Netflix is a force to be reckon with, we all have to face it, creative control over content, original content, and seemingly something new coming at all times, even during droughts of regular slotted Television shows. I find myself with a drought just floating around which led me to the documentary series, The Toys that made us. The first episode started with Star Wars, which, well I can easily state I have very little interest in coming into the episode, but I sure did learn a lot and I figured I would share this with you.

Star Wars has grossed seven billion dollars at the box office, however the toys in that time frame has made fourteen billion dollars. Toys have been purchased by collectors for money, memories along with people who buy them to play with. George Lucas had a strong belief in his new movie script for Star Wars, for the movie itself and the ability for toys. Lucas films decided it wanted to have toys for the movie, something relatively new as toys accompanied television shows on the small screen but not as much with movies. The toy makers said it typically took two years before a toy could be launched, Lucas Films decided they wanted to get into the toy market sixth months before the movie launch.

Mattel said no, Hasbro said no, Parker Bros said no. All sorts of large established toy brands wanted no part of it, it took them to Cincinati Ohio to a smaller toy brand called Kenner. It was located in a floor of the Kroger building, Jim Swearingen, at the time the Sr. Product Designer looked at the script for Star Wars and wanted in, he took it to his superiors telling them they needed to do this project and to just go and read the script. They agreed it was something they needed to do, so they needed to work on prototypes in a hurry. At the time a lot of toys were very large, so Kenner had to do something that set it apart, and the team realized that Luke had to set the “scale” for all of the toys size. It was decided to make him 3 and 3/4″ high.

With a deadline for a pitch coming fast and furious, Kenner didn’t have time to make proper prototypes, so what they did is take truck drivers from the Fisher Price line of toys and molded, repainted, made them into the designs they wanted. Right before the presentation someone on the team realized they needed to make a Jawa, so they got a truck driver as the starting base, cut the legs down, and got him set up, but the person in charge knew it had to have some sort of desert like clothing. Not being able to find anything in the building, he realized he was wearing brown socks, so he cut up one of his socks and put it on as desert garb, he laughs that the prototype for that was going around presentations for a number of weeks with his smelly sock as the outfit.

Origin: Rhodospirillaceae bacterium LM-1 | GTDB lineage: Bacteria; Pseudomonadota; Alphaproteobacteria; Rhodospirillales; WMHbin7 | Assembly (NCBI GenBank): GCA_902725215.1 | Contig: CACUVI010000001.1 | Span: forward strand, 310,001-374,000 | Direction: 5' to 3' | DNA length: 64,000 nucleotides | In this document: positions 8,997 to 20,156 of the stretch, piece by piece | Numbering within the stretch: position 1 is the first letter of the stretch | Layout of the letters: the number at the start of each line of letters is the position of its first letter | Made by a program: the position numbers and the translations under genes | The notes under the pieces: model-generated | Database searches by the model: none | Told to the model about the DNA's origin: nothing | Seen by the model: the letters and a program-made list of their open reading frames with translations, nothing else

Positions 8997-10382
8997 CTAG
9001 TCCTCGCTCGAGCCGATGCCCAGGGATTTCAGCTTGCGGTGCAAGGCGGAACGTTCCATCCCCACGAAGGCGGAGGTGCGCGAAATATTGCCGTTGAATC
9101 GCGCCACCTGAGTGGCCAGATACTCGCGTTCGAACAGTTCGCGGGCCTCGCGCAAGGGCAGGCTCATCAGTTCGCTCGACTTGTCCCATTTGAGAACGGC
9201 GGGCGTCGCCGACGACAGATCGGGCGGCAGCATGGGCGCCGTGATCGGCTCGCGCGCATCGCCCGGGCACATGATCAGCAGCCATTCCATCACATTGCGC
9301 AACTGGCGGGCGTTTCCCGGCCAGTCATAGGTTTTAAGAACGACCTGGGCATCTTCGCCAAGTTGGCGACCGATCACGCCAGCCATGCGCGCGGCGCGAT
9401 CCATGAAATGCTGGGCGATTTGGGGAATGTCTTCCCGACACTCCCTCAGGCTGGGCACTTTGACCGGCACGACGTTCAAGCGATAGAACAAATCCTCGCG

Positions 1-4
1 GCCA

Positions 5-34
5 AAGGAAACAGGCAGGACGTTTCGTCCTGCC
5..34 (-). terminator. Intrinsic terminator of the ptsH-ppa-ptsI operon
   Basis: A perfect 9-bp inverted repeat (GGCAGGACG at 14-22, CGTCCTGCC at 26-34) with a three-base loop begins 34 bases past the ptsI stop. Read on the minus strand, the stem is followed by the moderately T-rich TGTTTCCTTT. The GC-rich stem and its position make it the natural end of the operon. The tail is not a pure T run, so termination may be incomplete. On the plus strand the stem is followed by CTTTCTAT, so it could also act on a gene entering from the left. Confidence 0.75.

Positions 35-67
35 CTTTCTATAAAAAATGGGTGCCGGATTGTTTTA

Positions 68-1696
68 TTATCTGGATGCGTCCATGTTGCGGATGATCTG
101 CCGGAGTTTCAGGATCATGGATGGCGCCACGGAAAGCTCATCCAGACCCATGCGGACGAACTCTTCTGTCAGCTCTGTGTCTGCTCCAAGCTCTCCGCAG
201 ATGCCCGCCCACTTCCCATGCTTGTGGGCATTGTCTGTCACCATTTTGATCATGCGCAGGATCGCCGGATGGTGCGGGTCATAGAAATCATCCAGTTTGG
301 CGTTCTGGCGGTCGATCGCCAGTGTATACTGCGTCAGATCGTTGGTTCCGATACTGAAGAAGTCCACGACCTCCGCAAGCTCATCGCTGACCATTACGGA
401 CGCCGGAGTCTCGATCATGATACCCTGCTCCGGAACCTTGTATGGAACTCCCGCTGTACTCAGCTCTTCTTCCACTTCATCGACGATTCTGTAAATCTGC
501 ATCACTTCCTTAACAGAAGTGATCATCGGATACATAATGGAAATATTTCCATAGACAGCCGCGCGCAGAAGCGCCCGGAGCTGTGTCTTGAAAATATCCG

The presentation is a success and the Lucas group agrees to a deal a month before the movie premiers. It still is one of the most amazing deals in any sector I have ever heard of. For every dollar Kenner toys makes in a sale, 95 cents of that goes to Kenner, 2.5 cents goes to Fox, while 2.5 cents goes to Lucas. That still just boggles my mind, that is a sweet deal for Kenner and they had the ability to make whatever they wanted. With the excitement of a deal in place, the fear came into play very quickly. Kenner knew they had no Star Wars toys to put out for Christmas. So they had to devise a plan, and they came up with this two part plan.

Part one, was to pump out anything that could be made quickly, things that were picture based, easy to make, didn’t have to go through as many safety checks. This included things like, puzzles, board games, paint sets things of that nature. They also utilized a technique called label slapping. They had some toys that weren’t very popular but felt might work in a Star Wars setting, so they changed the plastic color to black, slapped the Star Wars stickers on it, and it became a brand new fresh Star Wars product.

Phase two, was very ballsy, let’s call it as it is, they offered a “Star Wars early days certificate package”, it included an empty box. An empty display box, with a certificate that promised you in spring to summer you would get the first four characters in the line from a mail in program. You would get Luke, Leia, Chewbacca, and R2-D2. It was a huge risk, but turned out to be a great game plan for Kenner, it got sales for the Holiday rush, and made sure people were invested in it for months down the road.

In the spring of 1978, the toys were ready for retailers shelves, though some never made it to the shelves, people were so into the Star Wars series once they would be seen being wheeled to a shelf the customers would swarm and buy them right up. Meanwhile, the deal between Lucas Films and Kenner was going for around two years, but it’s possible it was never officially signed, as part of the finalized agreement, Kenner had to generate enough money in toys in each year that Lucas Films would get $10,000 in royalties. Kenner ate that deal up, it was such an easy decision they were willing to just cut the check every year.